1. I should add that the very act of not going into earlier ideas show how they were unconvincing and ineffectual.

  7. Well, there is one advantage of allowing creationism and ID theories into science classes: they can be confronted and demolished!

    Admittedly there are many counterpoints to this – but one shouldn’t overlook the advantage.

    1. My counterpoints would be (a) the vociferous negative reaction one would likely receive would be draining of energy and resources, and (b) the time going over the C/ID points of view (to then demolish them) is time not spent teaching science.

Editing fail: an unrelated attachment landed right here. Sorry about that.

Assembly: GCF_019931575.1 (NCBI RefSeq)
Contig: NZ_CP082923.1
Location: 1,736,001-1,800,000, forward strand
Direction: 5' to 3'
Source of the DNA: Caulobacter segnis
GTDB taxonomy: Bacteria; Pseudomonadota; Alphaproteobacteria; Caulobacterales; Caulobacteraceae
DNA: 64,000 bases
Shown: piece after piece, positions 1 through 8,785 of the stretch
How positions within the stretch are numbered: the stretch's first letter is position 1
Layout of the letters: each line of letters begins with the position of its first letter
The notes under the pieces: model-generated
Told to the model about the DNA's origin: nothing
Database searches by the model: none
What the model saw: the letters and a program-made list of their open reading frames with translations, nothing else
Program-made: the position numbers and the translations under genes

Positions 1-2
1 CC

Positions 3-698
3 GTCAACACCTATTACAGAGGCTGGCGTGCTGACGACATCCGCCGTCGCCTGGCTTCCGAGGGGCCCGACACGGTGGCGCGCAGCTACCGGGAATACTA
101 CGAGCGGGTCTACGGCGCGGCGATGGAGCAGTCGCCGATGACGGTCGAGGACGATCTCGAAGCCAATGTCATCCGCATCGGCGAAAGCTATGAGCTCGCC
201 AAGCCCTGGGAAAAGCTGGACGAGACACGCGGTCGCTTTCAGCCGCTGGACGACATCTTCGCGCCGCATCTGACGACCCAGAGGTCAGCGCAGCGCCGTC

Still, I understand the advantages. This approach for ‘teach the controversy’ is not what the DI has in mind! Mwahahaha.

  8. Perhaps the honorable Mr. Kruse will submit a bill designating that the value of Pi is exactly = 3, as was done by another Indiana legislator in 1896 (1900?).

  9. Thank you Jerry for pointing out the “stain” in Indiana government, a/k/a Denni Kruse. We have many other stains beside him in our legislature.

    I’m a journalist in Muncie who just recently added this controversy to my website, but according to DI, they believe you have someone inside Ball State for whom tipped you off. Can you confirm/deny?

    President Gora doesn’t much assistance on this one, but the lack of transparency regarding Prof. Hedin’s hearing and comments is concerning, especially when others believe the panel was rigged when set up.

    Any comment to that?